A country in the Eastern Himalayas, geopolitically within the South Asia region, it has the second lowest population in the region, after the Maldives.
It has never been colonised in it's long history of habitation, (from around 2000 years B.C.), despite being situated on the Silk Road. Bhutan's distinct national identity is based on Buddhism and has been supported by both the country's geographical position and a determined policy of isolationism.
Bhutanisation (One country, One People Policy) was confirmed during the mid 1980's, when a dramatic change to governance policies imposed a dress code, religious practices, and language use on all Bhutanese regardless of prior practices, thus reducing the growing influence of Nepalese inhabitants within the country.
Driglam Namzha is the official behaviour and formal dress code of Bhutan, decreeing the public dress and behaviour codes of all inhabitants. It also regulates a number of cultural and environmental assets such as art and architecture. In English, driglam means "order, discipline, custom, rules, regimen"and namzha means "system".
One of the interesting aspects of the political aspects of life in Bhutan, was the development of the philosophy of Gross National Happiness, a goal of the government of Bhutan and incorporated into the Constitution, which was enacted in July, 2008.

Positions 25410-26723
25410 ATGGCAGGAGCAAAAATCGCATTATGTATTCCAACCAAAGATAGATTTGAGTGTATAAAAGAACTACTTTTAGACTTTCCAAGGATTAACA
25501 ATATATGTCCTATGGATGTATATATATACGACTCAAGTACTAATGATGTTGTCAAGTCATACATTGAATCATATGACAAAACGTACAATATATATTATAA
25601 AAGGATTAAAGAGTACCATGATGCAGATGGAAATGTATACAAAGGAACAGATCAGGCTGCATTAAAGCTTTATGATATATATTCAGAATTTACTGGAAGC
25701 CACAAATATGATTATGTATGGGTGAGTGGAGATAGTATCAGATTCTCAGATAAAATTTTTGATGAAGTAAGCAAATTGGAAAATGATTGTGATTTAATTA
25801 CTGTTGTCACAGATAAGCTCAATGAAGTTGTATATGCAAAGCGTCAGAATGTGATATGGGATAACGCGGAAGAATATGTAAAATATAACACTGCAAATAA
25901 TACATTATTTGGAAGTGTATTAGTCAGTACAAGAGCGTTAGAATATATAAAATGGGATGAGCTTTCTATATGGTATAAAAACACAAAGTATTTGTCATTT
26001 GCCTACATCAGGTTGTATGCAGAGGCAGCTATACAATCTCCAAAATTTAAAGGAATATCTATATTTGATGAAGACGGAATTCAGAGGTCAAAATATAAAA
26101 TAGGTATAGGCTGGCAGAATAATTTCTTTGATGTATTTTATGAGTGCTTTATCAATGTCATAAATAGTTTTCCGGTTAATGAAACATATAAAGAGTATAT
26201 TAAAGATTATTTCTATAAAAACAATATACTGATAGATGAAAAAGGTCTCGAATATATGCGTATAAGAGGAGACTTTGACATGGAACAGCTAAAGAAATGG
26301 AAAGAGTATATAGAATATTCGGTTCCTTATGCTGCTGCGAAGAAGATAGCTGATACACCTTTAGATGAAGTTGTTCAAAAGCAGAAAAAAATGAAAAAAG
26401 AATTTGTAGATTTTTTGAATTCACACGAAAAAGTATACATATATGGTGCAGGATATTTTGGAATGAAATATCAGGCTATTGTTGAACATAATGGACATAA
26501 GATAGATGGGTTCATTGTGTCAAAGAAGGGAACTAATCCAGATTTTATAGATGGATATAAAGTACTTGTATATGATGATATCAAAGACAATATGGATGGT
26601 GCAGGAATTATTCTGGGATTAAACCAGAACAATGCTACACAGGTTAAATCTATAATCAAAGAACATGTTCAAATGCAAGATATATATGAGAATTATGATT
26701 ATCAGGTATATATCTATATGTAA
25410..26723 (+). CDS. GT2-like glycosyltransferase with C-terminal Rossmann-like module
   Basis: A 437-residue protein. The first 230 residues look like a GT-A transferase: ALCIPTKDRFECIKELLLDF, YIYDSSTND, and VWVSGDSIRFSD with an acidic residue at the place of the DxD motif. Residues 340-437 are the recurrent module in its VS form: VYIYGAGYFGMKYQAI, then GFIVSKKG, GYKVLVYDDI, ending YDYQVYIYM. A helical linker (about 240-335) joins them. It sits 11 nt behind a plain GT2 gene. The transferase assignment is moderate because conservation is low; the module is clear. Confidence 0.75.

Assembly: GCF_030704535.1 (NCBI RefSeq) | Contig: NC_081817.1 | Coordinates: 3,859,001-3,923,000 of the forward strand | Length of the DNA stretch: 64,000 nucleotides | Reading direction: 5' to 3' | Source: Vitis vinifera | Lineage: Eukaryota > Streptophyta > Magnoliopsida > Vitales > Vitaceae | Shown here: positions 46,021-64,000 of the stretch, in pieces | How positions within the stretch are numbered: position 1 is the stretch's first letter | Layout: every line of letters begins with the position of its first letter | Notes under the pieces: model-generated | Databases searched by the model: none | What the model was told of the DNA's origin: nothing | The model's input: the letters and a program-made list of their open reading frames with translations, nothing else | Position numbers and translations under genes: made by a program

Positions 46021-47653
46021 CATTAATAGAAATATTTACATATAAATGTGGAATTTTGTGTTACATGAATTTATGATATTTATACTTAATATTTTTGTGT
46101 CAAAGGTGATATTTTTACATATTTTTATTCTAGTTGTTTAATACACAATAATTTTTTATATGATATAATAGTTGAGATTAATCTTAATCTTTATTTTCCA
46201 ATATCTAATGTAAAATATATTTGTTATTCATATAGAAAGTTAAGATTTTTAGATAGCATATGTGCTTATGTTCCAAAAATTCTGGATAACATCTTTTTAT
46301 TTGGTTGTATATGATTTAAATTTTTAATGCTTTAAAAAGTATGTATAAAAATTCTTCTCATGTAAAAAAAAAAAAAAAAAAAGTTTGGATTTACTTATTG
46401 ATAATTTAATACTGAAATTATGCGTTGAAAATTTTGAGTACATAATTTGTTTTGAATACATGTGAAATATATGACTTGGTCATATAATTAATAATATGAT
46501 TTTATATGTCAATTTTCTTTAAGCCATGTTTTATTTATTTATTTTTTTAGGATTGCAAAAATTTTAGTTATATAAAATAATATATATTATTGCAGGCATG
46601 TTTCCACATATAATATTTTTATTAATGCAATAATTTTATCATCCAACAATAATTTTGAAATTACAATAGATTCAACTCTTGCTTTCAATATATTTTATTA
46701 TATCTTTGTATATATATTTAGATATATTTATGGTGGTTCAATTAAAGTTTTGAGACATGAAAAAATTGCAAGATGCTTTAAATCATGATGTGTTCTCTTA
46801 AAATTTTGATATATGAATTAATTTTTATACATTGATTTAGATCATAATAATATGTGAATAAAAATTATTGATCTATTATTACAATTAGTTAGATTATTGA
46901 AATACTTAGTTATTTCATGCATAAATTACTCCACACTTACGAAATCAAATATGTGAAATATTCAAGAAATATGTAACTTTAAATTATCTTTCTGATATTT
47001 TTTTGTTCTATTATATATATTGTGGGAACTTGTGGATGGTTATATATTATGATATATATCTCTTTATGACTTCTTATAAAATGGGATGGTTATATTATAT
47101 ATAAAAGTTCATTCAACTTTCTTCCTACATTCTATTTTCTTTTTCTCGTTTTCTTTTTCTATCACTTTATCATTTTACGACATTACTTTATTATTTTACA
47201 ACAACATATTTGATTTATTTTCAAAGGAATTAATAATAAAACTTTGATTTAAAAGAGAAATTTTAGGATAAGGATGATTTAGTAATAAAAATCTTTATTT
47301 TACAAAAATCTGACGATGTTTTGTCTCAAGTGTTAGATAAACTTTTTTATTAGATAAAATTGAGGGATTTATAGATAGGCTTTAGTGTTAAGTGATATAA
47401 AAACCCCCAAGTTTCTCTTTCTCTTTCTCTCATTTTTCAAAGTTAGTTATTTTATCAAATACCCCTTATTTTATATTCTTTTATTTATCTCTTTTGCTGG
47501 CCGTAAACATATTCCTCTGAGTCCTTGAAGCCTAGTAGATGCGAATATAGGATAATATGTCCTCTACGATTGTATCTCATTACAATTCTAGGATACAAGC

What a refreshing governmental goal GNH is, (compared to GDP), to have the actual happiness and wellbeing of the entire population and including environment, culture and governance issues, at the forefront of government policy and planning development.
I am certainly adding to my knowledge of the many flavours of democracy there are in this world of ours! (aren't inchies wonderful?)
Bhutan seems an inviting and interesting country to be able spend some time in, but, the more I read of their culture and beliefs, I think a decision for most of us to stay well away would be far better for Bhutan. They seem to have no need for others poking about in their affairs!
I did not have to look far this week for a plant to use on my inchie. I had read about the blue poppy, Meconopsis bhutanica, some years ago and a quick search again identified the article.
I used an image of the plant, growing on the difficult and unstable scree slopes around Lake Tso Phu in West Bhutan, taken during the 199o's by Toshio Yoshida, a photographer and amateur botanist based in Chiba, Japan.
I attended his rare concerts whenever I could, one at the Sydney Opera House, one here in Hobart at the Federation Concert Hall, and the first one, where this YT video was recorded, at The Enmore Theatre in Sydney, in 2008, where I purchased my first of his CD's.
The emotive gentle voice of Geoffrey Gurrumul Yunupingu moved me enormously from the moment of first hearing him sing. He also had a wonderful musical talent and I count myself very privileged indeed to have seen him perform three times during his short life.
We both enjoyed the film very much...I do hope that deciding to release it achieves his family's desire to perpetuate his legacy, as, although being contrary to their cultural beliefs, they have decided to share these memories with the world.
Bye, hopefully not forever,